Life & Letters


About this Item

Title: Charles William Dalmon to Walt Whitman, 27 September 1888

Date: September 27, 1888

Whitman Archive ID: loc.01437

Source: The Charles E. Feinberg Collection of the Papers of Walt Whitman, 1839–1919, Library of Congress, Washington, D.C. Transcribed from digital images or a microfilm reproduction of the original item. For a description of the editorial rationale behind our treatment of the correspondence, see our statement of editorial policy.

Contributors to digital file: Jeannette Schollaert, Ian Faith, Stefan Schöberlein, and Stephanie Blalock

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S. S. City of Berlin
"Inman Line"
Jersey City

Dear Sir

Today I was coming to Camden full of hope that I might see you but I have not enough money to pay my railway fare to and from Camden. I am only a steward on the City of Berlin—you will see me? Yes—you are good—may I come to see you when my ship returns in about a month? The City of Berlin sails early on Saturday the 29th—may I hope for a few words from you before she sails—I cannot write the things I would write to you—I could not speak the words I would wish to speak—but if I could see your face—if I could hear your voice! I hope—Will you accept my "Minutiæ."1 Will you—if you are able—write to me.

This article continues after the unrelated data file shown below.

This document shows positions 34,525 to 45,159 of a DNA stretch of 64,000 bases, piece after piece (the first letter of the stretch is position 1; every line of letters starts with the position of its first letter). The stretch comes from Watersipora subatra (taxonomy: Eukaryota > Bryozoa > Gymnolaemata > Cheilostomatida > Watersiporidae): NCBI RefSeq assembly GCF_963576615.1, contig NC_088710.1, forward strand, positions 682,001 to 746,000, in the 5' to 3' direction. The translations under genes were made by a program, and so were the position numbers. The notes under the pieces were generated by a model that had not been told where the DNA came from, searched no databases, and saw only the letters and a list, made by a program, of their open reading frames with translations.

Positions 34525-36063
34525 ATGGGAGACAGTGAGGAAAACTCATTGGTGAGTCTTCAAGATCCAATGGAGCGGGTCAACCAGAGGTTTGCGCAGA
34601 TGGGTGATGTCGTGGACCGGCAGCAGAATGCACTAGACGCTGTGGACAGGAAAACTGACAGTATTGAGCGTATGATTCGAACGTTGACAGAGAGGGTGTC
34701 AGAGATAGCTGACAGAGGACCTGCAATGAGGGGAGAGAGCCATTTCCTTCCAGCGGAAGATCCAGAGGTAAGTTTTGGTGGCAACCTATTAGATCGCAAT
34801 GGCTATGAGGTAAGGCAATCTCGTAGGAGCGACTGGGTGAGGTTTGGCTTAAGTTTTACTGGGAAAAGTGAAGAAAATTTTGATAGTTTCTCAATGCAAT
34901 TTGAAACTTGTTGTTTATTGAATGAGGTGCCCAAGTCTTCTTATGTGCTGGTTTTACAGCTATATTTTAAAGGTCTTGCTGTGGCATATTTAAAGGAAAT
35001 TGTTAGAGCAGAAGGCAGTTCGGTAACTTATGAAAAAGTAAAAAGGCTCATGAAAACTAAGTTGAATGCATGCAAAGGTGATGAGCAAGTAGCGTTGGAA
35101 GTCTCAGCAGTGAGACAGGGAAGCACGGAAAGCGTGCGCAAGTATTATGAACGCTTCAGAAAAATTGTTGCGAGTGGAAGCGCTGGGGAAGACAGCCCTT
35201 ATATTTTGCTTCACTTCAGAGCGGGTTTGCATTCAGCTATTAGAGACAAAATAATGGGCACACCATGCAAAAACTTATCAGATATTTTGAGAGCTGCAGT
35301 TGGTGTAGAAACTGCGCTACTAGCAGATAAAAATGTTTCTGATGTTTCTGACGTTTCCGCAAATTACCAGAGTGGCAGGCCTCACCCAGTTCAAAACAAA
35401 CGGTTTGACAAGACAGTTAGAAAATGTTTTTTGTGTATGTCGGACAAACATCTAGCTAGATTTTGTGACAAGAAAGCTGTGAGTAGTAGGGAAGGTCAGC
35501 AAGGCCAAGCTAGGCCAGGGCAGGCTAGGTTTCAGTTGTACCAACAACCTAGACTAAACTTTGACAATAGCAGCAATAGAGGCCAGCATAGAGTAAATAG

I am
Charles William Dalmon

c/o Duggan & Co
34 James Street

Charles William Dalmon (1862—1938) was a British poet and a contributor to The Yellow Book, an 1890s British literary magazine edited by Henry Harland. Dalmon also published in American magazines, including The Living Age.


1. Perhaps Dalmon was sending Whitman the manuscript of Minutiæ, his first book of poems, eventually published in 1892. [back]


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